reverse threading

the path back is the path forward


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it’s all how you look at it. [two artists tuesday]

THIS from the ferry copy

the ice-breaking bow of our ferry made its way across “death’s door”, the strait that connects lake michigan and green bay.  the windchill below zero, you could hear the hardy vessel crunching its way through the ice.  it was other-worldy.  no one else on the ferry appeared to be as enchanted with it as we were; clearly, they were big-I islanders, unmoved by this half-hour jaunt across frigid waters to washington island.  unfamiliar vs familiar equals enthralling vs mundane.  it’s all how you look at it.  and where you start from.

when i moved to wisconsin 30 years ago (kicking and screaming at the time) i stood in the pasta aisle of the grocery store – a local piggly wiggly.  there was no mueller’s pasta.  none.  the brand i had grown up with on long island, the brand i found in florida publix grocery stores…it was not here in wisconsin.  i felt instantly lost, instantly homesick.  i sensed people moving around my frozen-in-the-spot-trying-not-to-cry body; they were choosing boxes of spaghetti and penne with no problem.  for me, it was a telling moment.  it was an indicator of change, despite its seeming insignificance.  standing in that aisle i can tell you it’s all how you look at it.  and where you start from.  (*for an update on this incident, please see below.)

the ferry docked on the tiny island, a mere 35 square miles.  we disembarked and met our friends.  they drove us around, on snow-covered roads, through canopies of trees, past glimpses of water between the pines, their limbs bowing to the snow.  at one point they said we could go to the house if we were bored.  “no,” we answered.  how could we be bored, we wondered.  the quiet, the stillness, the solitude was compelling.  it’s all how you look at it.  and where you start from.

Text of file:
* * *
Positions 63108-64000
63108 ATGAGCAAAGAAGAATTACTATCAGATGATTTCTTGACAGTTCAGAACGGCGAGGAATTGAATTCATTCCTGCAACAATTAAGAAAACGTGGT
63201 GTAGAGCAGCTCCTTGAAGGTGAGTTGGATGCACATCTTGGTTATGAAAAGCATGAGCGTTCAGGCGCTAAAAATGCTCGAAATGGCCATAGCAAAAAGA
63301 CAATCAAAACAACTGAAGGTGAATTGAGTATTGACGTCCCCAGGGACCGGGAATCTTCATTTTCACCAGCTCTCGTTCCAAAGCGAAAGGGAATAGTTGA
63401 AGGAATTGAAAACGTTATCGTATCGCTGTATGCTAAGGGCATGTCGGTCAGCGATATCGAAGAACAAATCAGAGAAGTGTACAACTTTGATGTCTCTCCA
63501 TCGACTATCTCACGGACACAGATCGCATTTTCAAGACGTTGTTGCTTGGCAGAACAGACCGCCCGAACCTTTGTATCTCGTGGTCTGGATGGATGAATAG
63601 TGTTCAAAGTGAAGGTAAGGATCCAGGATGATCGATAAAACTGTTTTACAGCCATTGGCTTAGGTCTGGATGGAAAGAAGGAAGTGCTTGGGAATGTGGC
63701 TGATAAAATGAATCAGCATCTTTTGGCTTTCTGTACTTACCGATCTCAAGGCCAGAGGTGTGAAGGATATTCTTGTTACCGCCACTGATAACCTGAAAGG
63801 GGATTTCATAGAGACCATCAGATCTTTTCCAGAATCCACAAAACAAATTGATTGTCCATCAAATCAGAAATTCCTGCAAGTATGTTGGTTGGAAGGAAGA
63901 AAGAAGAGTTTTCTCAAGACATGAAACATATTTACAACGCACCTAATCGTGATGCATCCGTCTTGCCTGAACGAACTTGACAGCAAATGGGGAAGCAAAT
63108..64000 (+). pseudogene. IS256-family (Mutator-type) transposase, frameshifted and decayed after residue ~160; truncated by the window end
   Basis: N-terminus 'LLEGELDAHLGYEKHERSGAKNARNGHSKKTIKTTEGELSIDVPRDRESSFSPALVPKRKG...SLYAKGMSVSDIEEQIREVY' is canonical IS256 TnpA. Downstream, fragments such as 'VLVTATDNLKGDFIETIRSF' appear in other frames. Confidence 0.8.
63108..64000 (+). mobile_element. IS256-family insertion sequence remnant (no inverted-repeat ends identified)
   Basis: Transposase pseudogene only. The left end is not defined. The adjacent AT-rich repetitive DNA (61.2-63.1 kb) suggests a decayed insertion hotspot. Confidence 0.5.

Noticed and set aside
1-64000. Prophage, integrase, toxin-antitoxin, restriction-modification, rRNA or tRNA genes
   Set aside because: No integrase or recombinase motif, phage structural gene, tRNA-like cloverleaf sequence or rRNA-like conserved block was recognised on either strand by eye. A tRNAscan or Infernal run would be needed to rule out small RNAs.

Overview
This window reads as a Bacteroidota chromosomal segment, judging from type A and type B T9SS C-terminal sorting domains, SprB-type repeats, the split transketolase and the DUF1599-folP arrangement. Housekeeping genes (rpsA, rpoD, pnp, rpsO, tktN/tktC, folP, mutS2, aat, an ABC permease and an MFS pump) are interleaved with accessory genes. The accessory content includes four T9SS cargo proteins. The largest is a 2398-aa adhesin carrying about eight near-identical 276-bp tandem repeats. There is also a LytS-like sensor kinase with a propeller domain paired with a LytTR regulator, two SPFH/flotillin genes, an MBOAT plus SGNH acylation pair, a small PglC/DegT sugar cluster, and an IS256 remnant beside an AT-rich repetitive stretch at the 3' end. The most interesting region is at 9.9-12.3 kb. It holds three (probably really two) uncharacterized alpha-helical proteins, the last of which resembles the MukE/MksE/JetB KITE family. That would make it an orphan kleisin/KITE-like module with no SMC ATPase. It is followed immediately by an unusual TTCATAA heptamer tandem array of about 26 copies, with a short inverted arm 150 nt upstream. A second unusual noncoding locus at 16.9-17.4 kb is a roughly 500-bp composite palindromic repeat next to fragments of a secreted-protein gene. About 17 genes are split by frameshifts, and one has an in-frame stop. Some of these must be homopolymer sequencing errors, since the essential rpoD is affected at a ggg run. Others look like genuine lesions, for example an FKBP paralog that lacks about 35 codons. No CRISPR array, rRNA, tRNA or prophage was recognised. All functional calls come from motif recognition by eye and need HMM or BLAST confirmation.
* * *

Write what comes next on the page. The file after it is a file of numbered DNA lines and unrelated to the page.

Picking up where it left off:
it was quieter on the ferry ride back with fewer people.  we were just as enthralled.  the ice pieces broken by the bow skittered along the ice plate on top of the water.  lines cracked through the sheet, paths drawn by nature’s etch-a-sketch.  some large slabs of ice raised skyward.  we looked at each other and quietly let out a breath.  we couldn’t imagine how this trip across open water could ever become run-of-the-mill.  but around us were people who acted like it was piggly wiggly brand pasta and they were in the aisle racing to get to the next aisle.  it’s all how you look at it.  and where you start from.

lake ice copy

*(the rest of the story) i called my sweet momma when i returned home from ‘the pig’ as they say.  she answered and i instantly recounted my no-mueller’s-pasta story, i’m quite sure teary in the telling, yearning for the home we had left.   four days later the UPS truck pulled up at the end of the driveway and the driver lugged a very large box to the front door.  in it i found every shape and size of pasta available…all made by mueller’s.  moms are wise beyond words sometimes.  by the time i finished using the boxes-in-the-box, the unfamiliar had begun to be familiar.  the crisis (yes, fundamentally not a physical crisis, but definitely an emotional one) was over.

zigzag through ice website box

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in the headlights. [flawed cartoon wednesday]

DeerHeadlights BIGcopy copy

it was close to midnight and we were on a pretty windy and mountainous road (might i mention with no guardrails?!)  The Girl was driving and all of a sudden the deer ran out from the side, sprinting across right in front of us.  she handled it like a pro; driving these roads can be stressful and dangerous, but she is level-headed and careful, a really good driver.  and she kept us all safe.  i was grateful it didn’t just stand there staring at the glare of our headlights.

i taught at a school in florida a longgg time ago.  it was 1982 and i was in the teachers’ lounge eating a small snack lunch with one of the teachers, my friend lois.  there was a group of teachers in there, all gathered around the stove (this alone seemed pretty bizarre to me – a stove in a teachers’ lounge.  who has that kind of time??)  they were cooking something in a large cast-iron frying pan, an economy size container of crisco on the counter next to the stove.  i was new at the school and i was still trying to make friends, so i asked what they were cooking.  “possum,” i was told.  (possum?? insert grossed-out emoji face.)  here’s the part where i slipped up:  i -in all sincerity- said that i hadn’t seen possum in the meat counter at publix and asked, “where do you purchase possum?”  without blinking (no pun intended) they told me that they go out most nights “shinin'” in the woods, snaring animals to hunt with the use of headlights.  “you never know what you’re gonna get!” they added.  i never really fit in there.